['this', 'is', 'foo', 'bar', 'sentences', 'and', 'want', 'to', 'ngramize', 'it', 'this is', 'is foo', 'foo bar', 'bar sentences', 'sentences and', 'and want', 'want to', 'to ngramize', 'ngramize it', 'this is foo', 'is foo bar', 'foo bar sentences', 'bar sentences and', 'sentences and want', 'and want to', 'want to ngramize', 'to ngramize it', 'this is foo bar', 'is foo bar sentences', 'foo bar sentences and', 'bar sentences and want', 'sentences and want to', 'and want to ngramize', 'want to ngramize it', 'this is foo bar sentences', 'is foo bar sentences and', 'foo bar sentences and want', 'bar sentences and want to', 'sentences and want to ngramize', 'and want to ngramize it', 'this is foo bar sentences and', 'is foo bar sentences and want', 'foo bar sentences and want to', 'bar sentences and want to ngramize', 'sentences and want to ngramize it']
In [19]:
from nltk import ngrams
from collections import Counter

text = "this is a foo bar sentences and i want to ngramize it\n"

analyzer2 = ngrams(text, 1)
Counter({(' ',): 11, ('t',): 5, ('i',): 5, ('a',): 5, ('n',): 5, ('s',): 4, ('e',): 4, ('o',): 3, ('r',): 2, ('h',): 1, ('f',): 1, ('b',): 1, ('c',): 1, ('d',): 1, ('w',): 1, ('g',): 1, ('m',): 1, ('z',): 1, ('\n',): 1})

Vector Semantics

Why vector models of meaning?

  • computing the similarity between words

    “fast” is similar to “rapid”
    “tall” is similar to “height”
  • Word similarity for plagiarism detection


Intuition of distributional word similarity

Nida example:

A bottle of tesgüino is on the table
Everybody likes tesgüino
Tesgüino makes you drunk
We make tesgüino out of corn.

  • From context words humans can guess tesgüino means

    an alcoholic beverage like beer
  • Intuition for algorithm:

    Two words are similar if they have similar word contexts.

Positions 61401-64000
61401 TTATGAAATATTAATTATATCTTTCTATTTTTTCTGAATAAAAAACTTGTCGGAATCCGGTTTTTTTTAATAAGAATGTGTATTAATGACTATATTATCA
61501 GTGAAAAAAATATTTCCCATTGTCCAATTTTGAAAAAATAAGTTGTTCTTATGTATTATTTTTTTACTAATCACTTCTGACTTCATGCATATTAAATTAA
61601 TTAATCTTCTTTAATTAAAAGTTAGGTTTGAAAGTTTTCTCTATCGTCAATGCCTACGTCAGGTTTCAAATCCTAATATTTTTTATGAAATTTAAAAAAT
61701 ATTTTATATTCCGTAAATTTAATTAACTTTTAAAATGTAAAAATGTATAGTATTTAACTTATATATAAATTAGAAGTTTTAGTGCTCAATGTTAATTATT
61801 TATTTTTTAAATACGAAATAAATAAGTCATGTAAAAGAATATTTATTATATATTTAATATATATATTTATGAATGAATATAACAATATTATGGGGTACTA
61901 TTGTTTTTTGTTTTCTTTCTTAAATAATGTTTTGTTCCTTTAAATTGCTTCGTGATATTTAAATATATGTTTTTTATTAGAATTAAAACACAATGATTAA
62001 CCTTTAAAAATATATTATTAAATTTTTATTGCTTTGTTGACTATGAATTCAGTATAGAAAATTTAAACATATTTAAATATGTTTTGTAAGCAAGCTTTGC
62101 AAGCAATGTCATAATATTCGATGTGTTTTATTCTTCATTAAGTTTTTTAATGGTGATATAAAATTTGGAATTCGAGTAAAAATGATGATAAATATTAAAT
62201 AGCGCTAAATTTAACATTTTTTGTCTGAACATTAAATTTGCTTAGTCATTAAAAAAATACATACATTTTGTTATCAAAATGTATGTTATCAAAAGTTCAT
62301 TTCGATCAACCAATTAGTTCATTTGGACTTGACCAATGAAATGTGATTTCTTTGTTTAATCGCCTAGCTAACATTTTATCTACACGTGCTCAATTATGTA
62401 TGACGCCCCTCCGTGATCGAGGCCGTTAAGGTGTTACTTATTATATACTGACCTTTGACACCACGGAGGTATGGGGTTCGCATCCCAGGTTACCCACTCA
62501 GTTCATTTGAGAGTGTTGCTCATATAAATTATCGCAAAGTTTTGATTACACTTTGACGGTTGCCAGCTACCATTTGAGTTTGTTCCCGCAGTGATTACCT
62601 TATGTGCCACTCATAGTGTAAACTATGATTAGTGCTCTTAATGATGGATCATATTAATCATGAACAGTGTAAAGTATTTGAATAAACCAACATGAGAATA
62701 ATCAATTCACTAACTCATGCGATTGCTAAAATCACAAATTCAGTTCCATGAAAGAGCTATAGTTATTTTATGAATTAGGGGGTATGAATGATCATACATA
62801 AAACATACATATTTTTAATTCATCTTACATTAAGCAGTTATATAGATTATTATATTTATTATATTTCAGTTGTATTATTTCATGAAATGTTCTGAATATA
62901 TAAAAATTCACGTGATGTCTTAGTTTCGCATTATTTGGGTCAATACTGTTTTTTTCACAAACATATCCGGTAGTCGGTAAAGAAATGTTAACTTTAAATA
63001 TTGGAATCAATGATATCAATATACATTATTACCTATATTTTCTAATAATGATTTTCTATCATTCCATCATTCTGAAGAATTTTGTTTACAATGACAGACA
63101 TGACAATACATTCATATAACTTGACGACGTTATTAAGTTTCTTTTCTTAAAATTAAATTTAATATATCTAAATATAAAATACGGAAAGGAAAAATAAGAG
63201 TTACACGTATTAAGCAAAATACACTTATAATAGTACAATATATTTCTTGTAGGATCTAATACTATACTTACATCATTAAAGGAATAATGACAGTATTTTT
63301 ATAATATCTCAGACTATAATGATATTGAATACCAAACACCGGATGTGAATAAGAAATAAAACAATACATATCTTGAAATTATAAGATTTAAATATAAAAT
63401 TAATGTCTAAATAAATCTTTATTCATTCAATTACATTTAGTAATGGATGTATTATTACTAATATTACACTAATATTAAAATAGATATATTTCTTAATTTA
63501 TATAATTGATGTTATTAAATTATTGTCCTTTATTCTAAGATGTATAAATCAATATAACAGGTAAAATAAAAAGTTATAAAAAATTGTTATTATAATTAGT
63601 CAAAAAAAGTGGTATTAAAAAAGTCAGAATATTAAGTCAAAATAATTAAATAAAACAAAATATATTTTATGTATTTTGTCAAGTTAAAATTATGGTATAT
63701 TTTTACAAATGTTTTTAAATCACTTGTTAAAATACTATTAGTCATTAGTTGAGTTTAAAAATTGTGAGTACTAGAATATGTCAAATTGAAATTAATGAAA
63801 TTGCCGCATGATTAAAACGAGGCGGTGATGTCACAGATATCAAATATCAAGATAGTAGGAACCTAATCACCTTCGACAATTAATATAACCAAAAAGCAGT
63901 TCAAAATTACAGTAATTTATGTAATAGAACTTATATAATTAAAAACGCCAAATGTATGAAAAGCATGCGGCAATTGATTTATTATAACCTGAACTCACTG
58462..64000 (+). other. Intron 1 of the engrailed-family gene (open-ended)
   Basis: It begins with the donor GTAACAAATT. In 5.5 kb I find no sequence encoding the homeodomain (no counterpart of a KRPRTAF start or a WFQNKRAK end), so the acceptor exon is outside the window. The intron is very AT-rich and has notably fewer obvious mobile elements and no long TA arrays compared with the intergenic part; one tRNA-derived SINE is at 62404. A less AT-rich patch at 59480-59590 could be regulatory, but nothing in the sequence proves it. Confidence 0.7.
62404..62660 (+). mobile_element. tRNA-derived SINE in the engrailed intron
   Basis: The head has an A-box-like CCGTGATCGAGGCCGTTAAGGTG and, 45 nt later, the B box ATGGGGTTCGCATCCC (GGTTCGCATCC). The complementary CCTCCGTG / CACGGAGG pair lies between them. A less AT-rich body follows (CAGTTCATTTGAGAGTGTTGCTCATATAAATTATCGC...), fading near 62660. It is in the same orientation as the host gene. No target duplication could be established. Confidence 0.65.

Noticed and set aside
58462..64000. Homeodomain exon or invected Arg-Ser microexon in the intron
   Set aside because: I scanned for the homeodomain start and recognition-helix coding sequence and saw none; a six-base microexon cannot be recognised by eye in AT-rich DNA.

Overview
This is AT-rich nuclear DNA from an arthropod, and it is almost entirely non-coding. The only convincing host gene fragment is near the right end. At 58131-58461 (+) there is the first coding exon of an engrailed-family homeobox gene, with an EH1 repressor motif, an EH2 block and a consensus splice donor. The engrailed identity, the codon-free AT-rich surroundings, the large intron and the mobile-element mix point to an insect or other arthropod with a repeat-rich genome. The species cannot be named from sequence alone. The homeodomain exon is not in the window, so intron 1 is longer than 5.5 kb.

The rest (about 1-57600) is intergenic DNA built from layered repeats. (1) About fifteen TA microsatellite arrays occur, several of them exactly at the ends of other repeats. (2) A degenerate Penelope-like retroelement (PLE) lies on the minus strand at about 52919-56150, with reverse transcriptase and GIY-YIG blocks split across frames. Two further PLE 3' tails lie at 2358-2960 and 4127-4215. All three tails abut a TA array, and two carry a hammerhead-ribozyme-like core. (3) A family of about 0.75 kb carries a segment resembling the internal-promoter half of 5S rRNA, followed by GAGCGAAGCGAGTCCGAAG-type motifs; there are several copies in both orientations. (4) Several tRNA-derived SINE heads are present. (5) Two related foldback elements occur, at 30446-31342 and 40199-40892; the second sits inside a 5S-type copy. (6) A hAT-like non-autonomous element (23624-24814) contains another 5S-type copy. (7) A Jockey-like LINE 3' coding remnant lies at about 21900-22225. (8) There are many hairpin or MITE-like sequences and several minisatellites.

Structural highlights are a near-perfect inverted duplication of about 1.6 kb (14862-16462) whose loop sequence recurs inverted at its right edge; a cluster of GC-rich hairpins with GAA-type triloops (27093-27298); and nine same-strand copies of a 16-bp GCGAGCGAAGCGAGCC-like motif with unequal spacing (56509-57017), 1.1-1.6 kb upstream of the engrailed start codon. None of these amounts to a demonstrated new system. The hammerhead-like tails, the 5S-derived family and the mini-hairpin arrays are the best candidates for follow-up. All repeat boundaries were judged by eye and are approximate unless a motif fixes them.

Model the meaning of a word by “embedding” in a vector space.

  • The meaning of a word is a vector of numbers

  • Vector models are also called “embeddings”.

  • Contrast: word meaning is represented in many computational linguistic applications by a vocabulary index (“word number 545”)

Term-document matrix

  • Each cell: count of term $t$ in a document $d$: $tf_{t,d}$:
  • Each document is a count vector: a column in the matrix

  • Two documents are similar if their column vectors are similar

  • Two words are similar if their row vectors are similar



Word2vec is a group of related models that are used to produce word embeddings. These models are shallow, two-layer neural networks that are trained to reconstruct linguistic contexts of words. Word2vec takes as its input a large corpus of text and produces a vector space, typically of several hundred dimensions, with each unique word in the corpus being assigned a corresponding vector in the space. Word vectors are positioned in the vector space such that words that share common contexts in the corpus are located in close proximity to one another in the space.[1]

Word2vec was created by a team of researchers led by Tomas Mikolov at Google. The algorithm has been subsequently analysed and explained by other researchers. Embedding vectors created using the Word2vec algorithm have many advantages compared to earlier algorithms[1] such as latent semantic analysis.